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Q&A: Interview with Mirantis Talking CoreOS Partnership and Kubernetes

Mirantis is emerging as a powerful cloud infrastructure vendor, focused solely on OpenStack. Last year they raised the largest Series B investment round in open source history ($100 million) and closed the largest deal yet public (Ericsson, for $30 million). This year they're partnering up with major cloud players like Google. Now Mirantis is announcing a partnership with CoreOS, a key player in the cloud infrastructure market with its increasingly popular Linux distribution. I asked Kamesh Pemmaraju, director of Partner Marketing at Mirantis, what the CoreOS partnership means for cloud customers.

VMblog:  Tell us about your announcement being made today.

Kamesh Pemmaraju:  We are announcing a partnership with CoreOS which will give OpenStack users Tectonic, a commercial distribution of Kubernetes 1.0. With this powerful enterprise-grade integration and support from Mirantis OpenStack and CoreOS, companies can confidently deploy their applications while enjoying the agility, web-scalability, and flexibility of containers.

VMblog:  What's new here? Google and Mirantis announced Kubernetes on Openstack earlier this year. Kubernetes has been running on OpenStack since 2014.

Pemmaraju:  Mirantis and Google demonstrated earlier this year the exciting possibilities of uniting OpenStack with Kubernetes. Users got a glimpse of how web-scale containers can be easily managed and orchestrated with Kubernetes while using OpenStack as the foundational cloud infrastructure. However, Kubernetes was still in beta until the official launch of the 1.0 version at OSCON in July. Additionally, Kubernetes is an open source project, not a commercial product that customers can rely on for production and enterprise support. With the launch of Tectonic and the integration of Mirantis OpenStack, companies not only get easy access to Kubernetes running on a container-optimized Linux operating system - CoreOS- but also enterprise-ready support, documentation, and training for both Kubernetes and OpenStack.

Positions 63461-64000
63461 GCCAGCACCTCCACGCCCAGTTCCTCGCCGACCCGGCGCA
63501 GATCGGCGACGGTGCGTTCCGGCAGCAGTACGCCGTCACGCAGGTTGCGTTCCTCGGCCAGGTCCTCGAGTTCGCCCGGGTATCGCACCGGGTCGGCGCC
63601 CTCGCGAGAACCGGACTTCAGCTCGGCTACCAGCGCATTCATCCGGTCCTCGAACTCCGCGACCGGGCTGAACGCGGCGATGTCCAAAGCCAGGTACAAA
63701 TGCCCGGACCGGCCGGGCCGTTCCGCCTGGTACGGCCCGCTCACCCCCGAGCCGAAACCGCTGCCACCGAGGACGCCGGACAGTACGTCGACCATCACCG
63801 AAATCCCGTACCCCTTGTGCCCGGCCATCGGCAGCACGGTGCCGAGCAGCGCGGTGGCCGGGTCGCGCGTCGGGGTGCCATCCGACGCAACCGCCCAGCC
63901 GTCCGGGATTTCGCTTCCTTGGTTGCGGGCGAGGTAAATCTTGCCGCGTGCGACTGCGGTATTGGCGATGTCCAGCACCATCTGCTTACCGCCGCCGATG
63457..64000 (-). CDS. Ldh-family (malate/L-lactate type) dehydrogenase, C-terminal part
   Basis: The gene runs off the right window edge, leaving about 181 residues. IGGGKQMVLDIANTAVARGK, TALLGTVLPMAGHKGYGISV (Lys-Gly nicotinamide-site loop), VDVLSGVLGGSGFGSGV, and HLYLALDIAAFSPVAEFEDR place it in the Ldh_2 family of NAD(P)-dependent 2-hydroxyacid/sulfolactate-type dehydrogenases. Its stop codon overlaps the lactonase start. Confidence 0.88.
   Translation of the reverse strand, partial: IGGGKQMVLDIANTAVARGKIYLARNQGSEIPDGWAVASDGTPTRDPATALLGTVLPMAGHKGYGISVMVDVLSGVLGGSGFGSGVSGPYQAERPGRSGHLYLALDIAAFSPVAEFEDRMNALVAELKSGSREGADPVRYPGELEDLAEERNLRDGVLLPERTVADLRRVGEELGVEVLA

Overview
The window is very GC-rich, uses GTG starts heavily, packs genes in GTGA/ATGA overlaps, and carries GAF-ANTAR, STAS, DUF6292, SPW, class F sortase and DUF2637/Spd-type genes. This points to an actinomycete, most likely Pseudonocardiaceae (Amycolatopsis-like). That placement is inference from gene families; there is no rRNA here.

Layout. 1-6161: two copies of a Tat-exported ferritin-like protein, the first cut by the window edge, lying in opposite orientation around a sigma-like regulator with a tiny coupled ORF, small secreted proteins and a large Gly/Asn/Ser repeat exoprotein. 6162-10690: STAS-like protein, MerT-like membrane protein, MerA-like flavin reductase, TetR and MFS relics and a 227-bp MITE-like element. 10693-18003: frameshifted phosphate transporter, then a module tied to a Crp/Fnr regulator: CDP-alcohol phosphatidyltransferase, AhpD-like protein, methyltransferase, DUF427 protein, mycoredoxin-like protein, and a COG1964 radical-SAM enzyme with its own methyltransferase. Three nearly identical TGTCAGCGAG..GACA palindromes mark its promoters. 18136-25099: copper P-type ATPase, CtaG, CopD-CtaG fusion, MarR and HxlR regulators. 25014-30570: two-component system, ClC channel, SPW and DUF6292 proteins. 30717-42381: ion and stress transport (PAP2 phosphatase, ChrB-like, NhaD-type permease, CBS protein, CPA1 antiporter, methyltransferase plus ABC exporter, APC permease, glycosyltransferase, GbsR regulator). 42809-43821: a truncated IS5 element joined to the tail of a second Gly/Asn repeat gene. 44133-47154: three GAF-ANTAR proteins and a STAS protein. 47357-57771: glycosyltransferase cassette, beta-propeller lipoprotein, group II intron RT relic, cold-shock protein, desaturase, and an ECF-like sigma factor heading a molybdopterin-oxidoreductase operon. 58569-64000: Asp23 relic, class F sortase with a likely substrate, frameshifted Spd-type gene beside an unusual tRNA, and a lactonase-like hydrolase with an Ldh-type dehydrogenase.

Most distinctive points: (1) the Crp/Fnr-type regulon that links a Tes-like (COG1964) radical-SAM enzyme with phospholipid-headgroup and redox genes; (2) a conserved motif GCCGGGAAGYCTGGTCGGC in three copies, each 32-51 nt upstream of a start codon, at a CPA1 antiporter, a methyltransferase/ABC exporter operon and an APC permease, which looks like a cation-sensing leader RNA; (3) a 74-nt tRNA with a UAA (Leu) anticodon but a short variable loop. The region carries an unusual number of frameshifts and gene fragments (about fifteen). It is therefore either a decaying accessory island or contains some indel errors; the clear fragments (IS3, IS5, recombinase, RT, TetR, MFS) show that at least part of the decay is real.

VMblog:  What drives the customer demand for clouds and container-managed workloads at scale? What are the most common use cases?

Pemmaraju:  The business world is increasingly software-driven, software-managed, and software-defined. The term "software is eating the world" isn't a clich√©, it's the reality that companies have to contend with to prosper in this new software-defined economy. Today, business acceleration is only possible in an agile, flexible, open, and highly innovative technology and software landscape. Open source technologies such as OpenStack and Kubernetes are at the forefront of this landscape enabling a disruptive environment for developers to create innovative new social, mobile, and open software solutions that can scale and address 24/7 demands of today's always-on, inter-connected global marketplace. Increasingly, users demand open, flexible solutions that provide choice so they can avoid proprietary lock-in technologies. This is exactly what the combination of OpenStack + Kubernetes brings to the table.